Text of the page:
This is a continuation of my blog series called Media Myths, based on my book Lean Media and some of the questions I get from people interested in the framework. You can see read the other posts here.
Lean Media is the same as Lean Startup
I hear this one a lot, particularly from people who have used Lean Startup to build software. They think the MVP/Build-Measure-Learn hypothesis can be neatly ported to the media world.
While Lean Media owes a lot to Lean Startup, it’s not the same. If you make media, the Lean Media framework can help you iterate smartly, informed by audience input and a minimum of interference. If you run a media company, Lean Media can help optimize teams, streamline decisions, and boost engagement.
It can also greatly reduce risk, or let creative and business leaders known when to pivot a media project in a new direction, or when to abandon projects that simply aren’t working out. There’s no shame in doing so, and your audiences will probably appreciate it!
While Lean Media may seem similar to the Lean Startup framework described by Eric Ries in the early part of this decade, there are some notable differences:
- Lean Startup is centered around the idea of building an MVP to show early adopters in order to test assumptions. Lean Media requires prototypes to show test audiences, but they can’t be minimal — as I say in the book, it’s critical to remove the “scaffolding” from the media work, such as editors marks, time codes, and other elements that will distract test audiences. Further, the test audiences don’t have to be “early adopters” or superfans — ordinary audiences are ideal.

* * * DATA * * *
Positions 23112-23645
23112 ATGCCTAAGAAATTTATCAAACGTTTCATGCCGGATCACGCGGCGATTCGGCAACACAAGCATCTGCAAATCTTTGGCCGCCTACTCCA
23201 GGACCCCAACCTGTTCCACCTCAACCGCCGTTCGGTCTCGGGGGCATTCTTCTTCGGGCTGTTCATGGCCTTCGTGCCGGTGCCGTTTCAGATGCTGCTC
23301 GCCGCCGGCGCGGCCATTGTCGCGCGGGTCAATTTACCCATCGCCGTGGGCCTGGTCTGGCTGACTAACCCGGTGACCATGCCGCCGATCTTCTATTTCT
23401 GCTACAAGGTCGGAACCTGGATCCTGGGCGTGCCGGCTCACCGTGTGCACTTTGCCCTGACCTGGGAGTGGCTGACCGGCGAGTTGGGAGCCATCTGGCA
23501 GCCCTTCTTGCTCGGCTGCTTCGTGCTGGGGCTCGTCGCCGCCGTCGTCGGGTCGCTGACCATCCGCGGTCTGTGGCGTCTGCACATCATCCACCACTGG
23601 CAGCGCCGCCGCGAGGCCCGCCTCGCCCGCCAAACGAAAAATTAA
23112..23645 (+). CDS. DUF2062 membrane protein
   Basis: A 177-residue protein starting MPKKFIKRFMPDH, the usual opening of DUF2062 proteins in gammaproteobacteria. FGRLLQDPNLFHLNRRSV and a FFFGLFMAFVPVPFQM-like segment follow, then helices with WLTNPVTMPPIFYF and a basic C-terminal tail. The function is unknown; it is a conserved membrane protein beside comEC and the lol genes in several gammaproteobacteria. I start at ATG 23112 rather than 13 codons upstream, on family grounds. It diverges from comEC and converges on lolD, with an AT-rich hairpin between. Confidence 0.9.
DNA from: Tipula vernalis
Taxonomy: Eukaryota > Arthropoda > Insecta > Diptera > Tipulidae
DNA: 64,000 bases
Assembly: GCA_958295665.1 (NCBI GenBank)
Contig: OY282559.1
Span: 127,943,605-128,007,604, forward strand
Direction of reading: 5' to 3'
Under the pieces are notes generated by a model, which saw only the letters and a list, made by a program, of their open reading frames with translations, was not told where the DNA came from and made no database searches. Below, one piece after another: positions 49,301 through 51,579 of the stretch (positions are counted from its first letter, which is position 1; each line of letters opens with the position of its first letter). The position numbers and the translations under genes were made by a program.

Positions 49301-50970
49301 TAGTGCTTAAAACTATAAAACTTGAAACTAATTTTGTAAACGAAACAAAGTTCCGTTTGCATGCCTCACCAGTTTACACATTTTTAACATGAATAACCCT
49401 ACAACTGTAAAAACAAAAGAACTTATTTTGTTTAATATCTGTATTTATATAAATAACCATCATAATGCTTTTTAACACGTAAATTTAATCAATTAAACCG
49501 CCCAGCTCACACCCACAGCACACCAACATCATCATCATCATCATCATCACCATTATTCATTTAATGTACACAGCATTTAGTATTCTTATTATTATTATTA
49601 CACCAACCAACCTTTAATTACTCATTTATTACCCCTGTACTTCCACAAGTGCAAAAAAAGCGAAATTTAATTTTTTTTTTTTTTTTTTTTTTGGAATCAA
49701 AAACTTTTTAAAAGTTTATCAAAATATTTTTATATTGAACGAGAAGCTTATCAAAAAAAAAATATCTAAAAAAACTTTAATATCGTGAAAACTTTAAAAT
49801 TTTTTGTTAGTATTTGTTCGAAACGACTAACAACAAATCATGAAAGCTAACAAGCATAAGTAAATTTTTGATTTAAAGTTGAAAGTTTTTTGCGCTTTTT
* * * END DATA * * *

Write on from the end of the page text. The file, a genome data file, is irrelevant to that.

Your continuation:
- According to Ries, Lean Startup requires taking a scientific approach and using empirical data to validate assumptions. Lean Media can use quantitative data to help creators make decisions on how to iterate, but not everything is quantifiable, particularly when it comes to intangible elements and emotional responses that are not so easily measured.
- Lean Startup addresses products with defined characteristics such as a suitcase or SaaS application or printer cartridge, and uses a quantitative approach to test assumptions with audiences and iterate to the next stage. The people in the startup are practically required to follow where the tests take them, even if it goes against their personal preferences.
- Lean Media is only for informational and entertainment media, which seldom has practical value, only intangible value. Creators must also use qualitative data (not just quantitative) to understand what their audiences think during the development process, but they have the option of ignoring it, depending on whether they clash with the creative team’s vision.
- Lean Startup includes business-focused concepts, such as innovation accounting. The Lean Media the framework is only about product. While a media work that audiences love can be the basis for a successful business, in my book Lean Media I do not explicitly address how to make a media business profitable. That may very well be the focus of my next media book (working title: Niche Media). Stay tuned!